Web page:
But gushing aside you have to marvel at an interface that with literally zero precedent or prior understanding, a small child can pick up and use with no instruction That just blew me away. Regardless of what you think of Apple and their products, even the most ardent hater has to admit that’s some achievement.
Naturally, she soon got pretty bored playing with ‘Daddy’s apps’ so I started poking around the App Store to find some kids games for her.
After wading through and installing (then removing) what seemed like hundreds of cute, fluffy and basic educational games, it struck me that the bulk of games were either massively overcomplicated and probably pitched at slightly older kids, or perhaps too far down the educational end of the spectrum to still be fun and engaging.
It seemed to me there was room for something a lot more simple; designed around the needs of small kids: still educational but with a strong gaming element and above all, fun.
So I decided to do something about it and build my own. As is often the way, the small matter of the bright idea proved to be a lot easier in theory than in practice and for weeks I was stumped for a direction.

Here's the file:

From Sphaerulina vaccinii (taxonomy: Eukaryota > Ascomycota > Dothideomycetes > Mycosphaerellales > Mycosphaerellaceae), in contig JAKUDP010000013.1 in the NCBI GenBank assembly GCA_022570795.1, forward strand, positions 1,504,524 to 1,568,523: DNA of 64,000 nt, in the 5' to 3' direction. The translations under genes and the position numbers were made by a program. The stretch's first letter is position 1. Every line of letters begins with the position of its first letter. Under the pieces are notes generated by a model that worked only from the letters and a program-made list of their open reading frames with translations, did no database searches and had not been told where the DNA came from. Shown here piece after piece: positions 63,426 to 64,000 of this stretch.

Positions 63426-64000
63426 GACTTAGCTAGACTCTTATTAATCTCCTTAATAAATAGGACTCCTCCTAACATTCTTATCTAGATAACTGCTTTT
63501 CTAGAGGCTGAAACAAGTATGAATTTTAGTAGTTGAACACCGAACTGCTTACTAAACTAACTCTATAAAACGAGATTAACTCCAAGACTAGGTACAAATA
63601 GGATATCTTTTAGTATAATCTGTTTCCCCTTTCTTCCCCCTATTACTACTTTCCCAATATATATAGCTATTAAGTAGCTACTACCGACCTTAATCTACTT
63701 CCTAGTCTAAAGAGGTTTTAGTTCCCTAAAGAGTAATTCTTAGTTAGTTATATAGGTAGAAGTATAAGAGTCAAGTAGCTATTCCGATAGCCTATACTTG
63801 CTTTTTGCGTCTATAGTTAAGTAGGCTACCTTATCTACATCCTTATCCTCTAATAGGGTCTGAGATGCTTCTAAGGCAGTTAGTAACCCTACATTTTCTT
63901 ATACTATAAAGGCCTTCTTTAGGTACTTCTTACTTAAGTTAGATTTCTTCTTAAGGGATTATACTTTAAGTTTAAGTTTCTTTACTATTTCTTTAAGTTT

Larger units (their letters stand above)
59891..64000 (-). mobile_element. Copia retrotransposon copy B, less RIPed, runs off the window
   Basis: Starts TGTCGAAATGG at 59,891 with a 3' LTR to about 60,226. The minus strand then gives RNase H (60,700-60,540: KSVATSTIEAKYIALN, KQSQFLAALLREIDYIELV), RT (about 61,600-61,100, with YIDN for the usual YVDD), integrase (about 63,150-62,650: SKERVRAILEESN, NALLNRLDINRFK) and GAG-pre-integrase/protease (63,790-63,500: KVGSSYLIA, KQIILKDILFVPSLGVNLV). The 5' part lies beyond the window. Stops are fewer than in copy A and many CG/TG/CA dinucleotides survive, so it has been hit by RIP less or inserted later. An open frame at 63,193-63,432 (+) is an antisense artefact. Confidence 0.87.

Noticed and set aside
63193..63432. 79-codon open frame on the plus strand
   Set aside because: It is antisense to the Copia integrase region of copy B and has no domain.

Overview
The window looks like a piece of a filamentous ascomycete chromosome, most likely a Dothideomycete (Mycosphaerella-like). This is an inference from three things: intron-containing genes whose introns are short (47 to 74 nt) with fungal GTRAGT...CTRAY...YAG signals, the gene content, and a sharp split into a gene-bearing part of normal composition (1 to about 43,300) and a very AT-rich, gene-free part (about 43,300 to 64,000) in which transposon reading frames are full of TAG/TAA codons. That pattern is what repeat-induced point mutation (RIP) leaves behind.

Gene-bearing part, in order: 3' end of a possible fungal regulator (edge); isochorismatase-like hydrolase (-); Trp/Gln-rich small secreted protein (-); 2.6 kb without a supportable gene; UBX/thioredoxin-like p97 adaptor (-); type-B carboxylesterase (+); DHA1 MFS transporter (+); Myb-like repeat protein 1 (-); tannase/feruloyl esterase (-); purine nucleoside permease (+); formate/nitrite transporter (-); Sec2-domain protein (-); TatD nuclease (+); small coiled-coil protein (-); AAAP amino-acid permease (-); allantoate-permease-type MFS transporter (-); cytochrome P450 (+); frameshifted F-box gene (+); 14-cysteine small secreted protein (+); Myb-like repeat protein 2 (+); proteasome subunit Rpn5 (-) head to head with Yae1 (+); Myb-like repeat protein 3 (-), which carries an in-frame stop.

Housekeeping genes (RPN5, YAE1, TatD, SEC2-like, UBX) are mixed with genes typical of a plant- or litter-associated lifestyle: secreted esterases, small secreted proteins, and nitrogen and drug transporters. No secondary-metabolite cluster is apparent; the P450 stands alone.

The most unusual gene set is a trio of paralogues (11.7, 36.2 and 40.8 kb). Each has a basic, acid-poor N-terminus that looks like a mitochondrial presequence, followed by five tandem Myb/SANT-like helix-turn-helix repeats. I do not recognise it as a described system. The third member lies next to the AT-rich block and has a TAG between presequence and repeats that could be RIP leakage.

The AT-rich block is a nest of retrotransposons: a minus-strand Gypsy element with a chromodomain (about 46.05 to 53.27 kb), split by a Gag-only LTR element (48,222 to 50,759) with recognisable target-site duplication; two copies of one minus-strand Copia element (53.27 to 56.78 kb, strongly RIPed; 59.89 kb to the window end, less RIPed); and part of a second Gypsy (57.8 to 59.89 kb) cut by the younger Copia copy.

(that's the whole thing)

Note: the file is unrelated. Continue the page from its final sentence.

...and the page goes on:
Then one Saturday morning I found my little girl quietly playing with a bunch of alphabet fridge magnets that had come free with some Innocent smoothies. She was contentedly picking out matching letters and trying her best to make simple words up from the letters she recognised. It was a bit of a lightbulb moment and the perfect interaction hook and Mental Model I was looking for to base the game on.
Mental models & metaphors
Mental Models are interaction patterns and processes that designers can tap into to provide familiarity and context to a user. Imagine you’re designing a new word processor app. Naturally you want it to be familiar and intuitive, with as few barriers to entry as possible.
A great place to start is to look at the most ubiquitous example of that kind of tool and reference the task flows and metaphors that people are already familiar with.
Of course it’s fine to break or deviate from these patterns if there’s a genuine argument to do so, but digressing unnecessarily from expected behaviour is a surefire way to irritate your users. When designing for kids, you need to consider they have yet to learn many of the more convoluted models that the software industry has contrived over the years.
So instead of referencing a pattern that has only come about through software development, look around and see what real-world interactions can map naturally to your product. This doesn’t just apply to kids either. By referencing a real-life experience faithfully enough you can make on-screen interactions feel as natural and familiar as the real thing.
Simplicity, encouragement and longevity